Posted: September 22nd, 2012 | Filed under: Incident Reports, Photos | Tags: Boycott, Brentwood, Cashier, Costume, Demonstration, Eric Herm, Free expression, Free Speech, gmo, GMO Labeling, GMO-Free, GMO-Free Midwest, International Symposium on Biosafety of Genetically Modified Organisms, manager, Millennium Hotel, Millions Against Monsanto, Missouri, MO, National Lawyers Guild, Occupy Monsanto, organic, Picket, Police, Protest, Shoppers, signs, solicitation, St. Louis, STL, Street Theater, Whole Foods Market |
Activist ties up the checkout line at Whole Foods by asking the clerk whether each of the items in her cart contain GMOs. Photo: Langelle/GJEP
Occupy Monsanto in St. Louis: Action 2
“Ma’am, Please Don’t Take Off
Your Shirt in the Parking Lot”
by Don Fitz
Several dozen people at GMO-Free Midwest, the St. Louis portion of Occupy Monsanto, went from picketing the industry-sponsored “Biosafety” symposium at the Millennium Hotel to Whole Foods Market (WFM) in Brentwood, Missouri. It was September 17, 2012, the one year anniversary of Occupy Wall Street. Safe food activists began a series of tactics which built on previous demonstrations and caught store management and local police completely off guard.
June 9 had seen a creative picket of WFM, including a 14 foot tall coyote puppet opposed to putting genetically modified organisms (GMOs) in food. The picket provided an opportunity to talk with WFM workers who have been led to believe that the store does not sell GMOs. A few shoppers joined the picket upon learning that WFM brags that it labels GMO food when it only labels non-GMO food, leaving customers uninformed about potentially contaminated products.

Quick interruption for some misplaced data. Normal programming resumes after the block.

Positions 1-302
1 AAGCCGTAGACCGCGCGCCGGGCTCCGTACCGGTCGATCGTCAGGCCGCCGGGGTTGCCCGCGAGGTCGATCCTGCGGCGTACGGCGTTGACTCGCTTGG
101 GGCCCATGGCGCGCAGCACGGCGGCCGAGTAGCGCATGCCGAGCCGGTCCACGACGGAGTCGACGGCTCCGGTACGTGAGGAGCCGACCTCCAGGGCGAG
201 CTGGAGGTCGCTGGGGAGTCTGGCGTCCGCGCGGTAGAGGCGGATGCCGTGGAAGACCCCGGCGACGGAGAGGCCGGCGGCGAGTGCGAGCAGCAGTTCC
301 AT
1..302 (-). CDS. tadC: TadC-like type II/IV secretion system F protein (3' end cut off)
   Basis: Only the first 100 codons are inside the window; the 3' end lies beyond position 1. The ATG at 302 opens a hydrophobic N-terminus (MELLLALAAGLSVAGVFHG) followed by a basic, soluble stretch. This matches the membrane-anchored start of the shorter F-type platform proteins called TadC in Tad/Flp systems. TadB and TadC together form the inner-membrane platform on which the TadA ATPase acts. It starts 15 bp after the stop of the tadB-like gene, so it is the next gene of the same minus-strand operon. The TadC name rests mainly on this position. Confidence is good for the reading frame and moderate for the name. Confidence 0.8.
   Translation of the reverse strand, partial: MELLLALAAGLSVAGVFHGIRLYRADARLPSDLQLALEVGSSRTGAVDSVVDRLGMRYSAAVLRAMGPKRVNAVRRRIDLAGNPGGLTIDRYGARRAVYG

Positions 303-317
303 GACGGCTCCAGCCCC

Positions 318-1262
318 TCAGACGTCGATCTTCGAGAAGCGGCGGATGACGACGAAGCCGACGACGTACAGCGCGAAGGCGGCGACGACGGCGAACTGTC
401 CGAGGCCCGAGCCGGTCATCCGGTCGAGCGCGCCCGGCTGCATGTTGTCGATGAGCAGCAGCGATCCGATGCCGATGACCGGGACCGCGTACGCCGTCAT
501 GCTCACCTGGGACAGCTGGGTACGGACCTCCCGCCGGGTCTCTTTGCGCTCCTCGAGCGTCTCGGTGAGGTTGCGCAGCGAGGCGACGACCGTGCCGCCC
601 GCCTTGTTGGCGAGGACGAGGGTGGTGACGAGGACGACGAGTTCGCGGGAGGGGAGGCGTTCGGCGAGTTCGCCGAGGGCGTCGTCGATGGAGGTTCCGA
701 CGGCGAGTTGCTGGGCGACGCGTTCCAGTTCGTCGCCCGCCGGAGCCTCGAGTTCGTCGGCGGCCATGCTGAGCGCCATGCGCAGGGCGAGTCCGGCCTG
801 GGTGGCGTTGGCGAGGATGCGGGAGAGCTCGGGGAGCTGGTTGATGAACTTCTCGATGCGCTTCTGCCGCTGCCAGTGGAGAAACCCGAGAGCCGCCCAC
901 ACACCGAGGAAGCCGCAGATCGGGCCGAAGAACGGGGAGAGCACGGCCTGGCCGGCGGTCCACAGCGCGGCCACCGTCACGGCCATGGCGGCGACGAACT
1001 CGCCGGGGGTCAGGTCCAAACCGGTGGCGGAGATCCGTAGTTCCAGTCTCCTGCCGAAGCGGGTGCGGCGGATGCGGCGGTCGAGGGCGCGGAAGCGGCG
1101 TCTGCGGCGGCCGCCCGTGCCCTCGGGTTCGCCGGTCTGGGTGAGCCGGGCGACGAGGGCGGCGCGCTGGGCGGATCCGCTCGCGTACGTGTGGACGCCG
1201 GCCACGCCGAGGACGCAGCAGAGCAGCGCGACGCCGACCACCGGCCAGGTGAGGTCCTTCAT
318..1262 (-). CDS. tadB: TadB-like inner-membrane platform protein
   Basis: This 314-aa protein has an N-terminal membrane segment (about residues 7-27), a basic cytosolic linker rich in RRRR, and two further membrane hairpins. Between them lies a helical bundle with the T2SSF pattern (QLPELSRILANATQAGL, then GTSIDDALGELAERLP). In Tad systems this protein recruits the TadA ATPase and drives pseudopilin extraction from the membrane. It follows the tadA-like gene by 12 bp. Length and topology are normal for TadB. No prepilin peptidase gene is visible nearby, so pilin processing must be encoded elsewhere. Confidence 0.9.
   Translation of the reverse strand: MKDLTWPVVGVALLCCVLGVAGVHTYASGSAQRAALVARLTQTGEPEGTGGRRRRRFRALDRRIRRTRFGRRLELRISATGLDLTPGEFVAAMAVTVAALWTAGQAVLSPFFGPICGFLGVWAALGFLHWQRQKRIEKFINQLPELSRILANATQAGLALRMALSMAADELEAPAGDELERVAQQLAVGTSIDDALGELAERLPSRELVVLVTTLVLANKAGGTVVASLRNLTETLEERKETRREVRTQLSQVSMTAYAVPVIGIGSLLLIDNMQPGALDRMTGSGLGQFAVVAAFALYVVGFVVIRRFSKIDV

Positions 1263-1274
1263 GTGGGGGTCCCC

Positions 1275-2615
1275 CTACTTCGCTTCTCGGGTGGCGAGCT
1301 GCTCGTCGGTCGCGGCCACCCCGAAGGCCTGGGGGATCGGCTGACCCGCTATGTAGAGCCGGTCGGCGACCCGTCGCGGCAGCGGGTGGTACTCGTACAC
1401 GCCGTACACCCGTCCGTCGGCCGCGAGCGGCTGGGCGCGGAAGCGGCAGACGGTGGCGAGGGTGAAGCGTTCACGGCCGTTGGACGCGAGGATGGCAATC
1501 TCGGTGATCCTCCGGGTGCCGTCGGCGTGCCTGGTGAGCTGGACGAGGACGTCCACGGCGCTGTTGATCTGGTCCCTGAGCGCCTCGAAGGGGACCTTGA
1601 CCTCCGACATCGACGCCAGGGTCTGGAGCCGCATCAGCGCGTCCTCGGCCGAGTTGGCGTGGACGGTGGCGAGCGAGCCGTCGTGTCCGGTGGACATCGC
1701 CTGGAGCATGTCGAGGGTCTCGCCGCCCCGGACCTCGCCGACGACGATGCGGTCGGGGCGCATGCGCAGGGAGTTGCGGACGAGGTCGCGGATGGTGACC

On August 18 a new tactic challenged WFM. WFM aggressively censors “soliciting” which it says includes telling customers of dangers that GMOs poses to health and the environment. So, we went into its parking lot with signs on top of cars saying “GMOs Contaminate Food” on one side and “WFM Sells GMOs” on the other. Other cars had the same message on window signs or on home-made bumper stickers.
Police told drivers that they could not enter the parking lot with “protest signs” on their cars. But they were hard pressed to explain what was and what was not a protest sign. They were particularly befuddled at trying to figure out if they should order the removal of bumper stickers, since so many cars at WFM have safe food slogans on them. As we discussed what constitutes a protest message, other drivers came in, parked, and let their cars with signs on top remain throughout the afternoon.
Eric Herm, anti-GMO cotton farmer from Texas, stands by car sign in Whole Foods parking lot. Photo: Petermann/GJEP
A new level of action
On September 17, participants from GMO-Free Midwest took activities at WFM to a higher level. A few carried signs on the sidewalk. But most walked to the front of the store.
“If you are here to protest, you need to go to the sidewalk,” the police motioned. I buttoned up my jacket over my “Genetic Engineering — Don’t Swallow It” T-shirt and walked through the police. Since we didn’t appear different from the typical WFM customer, others did the same.
Some said, “I just came here to pick up a few items” as they walked by the police, who were again unsure of what to do.